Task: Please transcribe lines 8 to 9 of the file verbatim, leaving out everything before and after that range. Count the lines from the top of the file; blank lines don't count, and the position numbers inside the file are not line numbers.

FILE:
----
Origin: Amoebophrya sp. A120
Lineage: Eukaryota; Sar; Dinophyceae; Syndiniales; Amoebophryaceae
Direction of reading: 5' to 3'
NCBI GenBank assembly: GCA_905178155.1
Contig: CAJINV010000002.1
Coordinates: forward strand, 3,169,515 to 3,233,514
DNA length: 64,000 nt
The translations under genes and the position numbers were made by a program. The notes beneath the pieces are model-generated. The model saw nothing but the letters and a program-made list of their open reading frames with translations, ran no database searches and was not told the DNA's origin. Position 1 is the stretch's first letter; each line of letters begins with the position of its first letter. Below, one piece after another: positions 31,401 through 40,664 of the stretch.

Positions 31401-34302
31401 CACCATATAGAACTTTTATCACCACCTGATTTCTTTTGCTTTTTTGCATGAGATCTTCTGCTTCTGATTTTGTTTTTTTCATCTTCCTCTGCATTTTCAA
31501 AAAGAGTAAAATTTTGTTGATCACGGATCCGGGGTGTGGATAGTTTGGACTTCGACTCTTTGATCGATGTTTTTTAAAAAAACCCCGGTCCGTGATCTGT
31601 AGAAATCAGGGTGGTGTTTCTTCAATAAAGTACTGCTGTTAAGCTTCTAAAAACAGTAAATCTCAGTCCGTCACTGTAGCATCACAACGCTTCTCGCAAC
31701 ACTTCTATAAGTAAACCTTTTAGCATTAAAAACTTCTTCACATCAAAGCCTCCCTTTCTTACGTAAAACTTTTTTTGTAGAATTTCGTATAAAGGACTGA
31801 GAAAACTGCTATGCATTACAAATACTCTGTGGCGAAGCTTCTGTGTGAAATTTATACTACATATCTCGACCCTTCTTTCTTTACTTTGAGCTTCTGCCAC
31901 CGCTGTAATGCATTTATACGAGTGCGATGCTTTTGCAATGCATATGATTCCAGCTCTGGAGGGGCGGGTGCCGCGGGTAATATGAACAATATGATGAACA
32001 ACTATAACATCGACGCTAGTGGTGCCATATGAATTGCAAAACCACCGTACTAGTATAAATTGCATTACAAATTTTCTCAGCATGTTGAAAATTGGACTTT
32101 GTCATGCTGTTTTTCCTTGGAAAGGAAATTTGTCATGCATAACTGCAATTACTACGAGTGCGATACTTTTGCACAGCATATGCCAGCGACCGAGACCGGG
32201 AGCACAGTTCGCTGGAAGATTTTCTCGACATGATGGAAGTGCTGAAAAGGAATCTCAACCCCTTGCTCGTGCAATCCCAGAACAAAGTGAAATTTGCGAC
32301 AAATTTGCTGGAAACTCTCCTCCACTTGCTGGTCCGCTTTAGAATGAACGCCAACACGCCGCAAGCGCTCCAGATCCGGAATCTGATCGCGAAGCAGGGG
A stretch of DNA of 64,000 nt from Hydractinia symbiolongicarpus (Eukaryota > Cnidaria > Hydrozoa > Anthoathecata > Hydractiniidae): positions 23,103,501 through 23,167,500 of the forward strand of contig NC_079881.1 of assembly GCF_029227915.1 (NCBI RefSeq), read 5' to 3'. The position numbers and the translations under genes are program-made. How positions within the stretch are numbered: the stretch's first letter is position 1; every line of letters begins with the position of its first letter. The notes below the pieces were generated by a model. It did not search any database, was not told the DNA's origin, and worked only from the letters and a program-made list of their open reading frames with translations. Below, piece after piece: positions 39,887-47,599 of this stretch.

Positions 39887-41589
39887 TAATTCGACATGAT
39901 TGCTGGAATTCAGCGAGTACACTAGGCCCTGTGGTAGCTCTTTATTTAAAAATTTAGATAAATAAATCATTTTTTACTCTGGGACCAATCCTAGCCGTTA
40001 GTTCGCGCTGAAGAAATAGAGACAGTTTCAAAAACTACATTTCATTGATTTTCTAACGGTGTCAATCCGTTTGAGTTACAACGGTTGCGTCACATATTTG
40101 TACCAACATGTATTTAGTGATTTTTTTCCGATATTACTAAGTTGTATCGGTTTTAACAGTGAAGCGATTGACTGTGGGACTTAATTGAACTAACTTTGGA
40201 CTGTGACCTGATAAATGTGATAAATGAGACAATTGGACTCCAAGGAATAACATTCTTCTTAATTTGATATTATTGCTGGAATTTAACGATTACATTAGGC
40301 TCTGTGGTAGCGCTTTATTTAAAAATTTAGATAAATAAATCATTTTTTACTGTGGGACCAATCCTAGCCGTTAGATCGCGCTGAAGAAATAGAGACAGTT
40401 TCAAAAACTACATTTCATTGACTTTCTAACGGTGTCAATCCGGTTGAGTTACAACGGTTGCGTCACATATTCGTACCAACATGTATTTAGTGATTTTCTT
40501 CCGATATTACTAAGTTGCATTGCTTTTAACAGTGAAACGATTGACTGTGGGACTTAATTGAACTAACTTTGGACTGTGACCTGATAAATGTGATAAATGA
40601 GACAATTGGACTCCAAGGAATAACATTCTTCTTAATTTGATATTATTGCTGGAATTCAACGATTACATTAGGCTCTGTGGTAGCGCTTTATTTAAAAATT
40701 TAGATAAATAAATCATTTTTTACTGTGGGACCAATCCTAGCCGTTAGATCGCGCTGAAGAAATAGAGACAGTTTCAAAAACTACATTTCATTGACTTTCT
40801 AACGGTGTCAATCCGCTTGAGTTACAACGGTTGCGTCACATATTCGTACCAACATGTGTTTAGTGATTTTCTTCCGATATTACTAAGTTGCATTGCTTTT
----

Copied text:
The translations under genes and the position numbers were made by a program. The notes beneath the pieces are model-generated. The model saw nothing but the letters and a program-made list of their open reading frames with translations, ran no database searches and was not told the DNA's origin. Position 1 is the stretch's first letter; each line of letters begins with the position of its first letter. Below, one piece after another: positions 31,401 through 40,664 of the stretch.

Positions 31401-34302